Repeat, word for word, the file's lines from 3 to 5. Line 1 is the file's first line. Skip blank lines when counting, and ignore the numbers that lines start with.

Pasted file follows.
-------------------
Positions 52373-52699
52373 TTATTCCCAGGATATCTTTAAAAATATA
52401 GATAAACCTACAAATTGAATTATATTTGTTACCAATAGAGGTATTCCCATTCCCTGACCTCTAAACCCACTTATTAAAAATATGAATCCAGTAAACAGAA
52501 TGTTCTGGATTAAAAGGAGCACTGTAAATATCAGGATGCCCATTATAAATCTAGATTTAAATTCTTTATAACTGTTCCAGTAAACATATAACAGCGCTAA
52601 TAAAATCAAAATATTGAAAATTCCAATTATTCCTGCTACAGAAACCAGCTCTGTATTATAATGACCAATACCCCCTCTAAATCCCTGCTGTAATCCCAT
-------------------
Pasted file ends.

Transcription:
52401 GATAAACCTACAAATTGAATTATATTTGTTACCAATAGAGGTATTCCCATTCCCTGACCTCTAAACCCACTTATTAAAAATATGAATCCAGTAAACAGAA
52501 TGTTCTGGATTAAAAGGAGCACTGTAAATATCAGGATGCCCATTATAAATCTAGATTTAAATTCTTTATAACTGTTCCAGTAAACATATAACAGCGCTAA
52601 TAAAATCAAAATATTGAAAATTCCAATTATTCCTGCTACAGAAACCAGCTCTGTATTATAATGACCAATACCCCCTCTAAATCCCTGCTGTAATCCCAT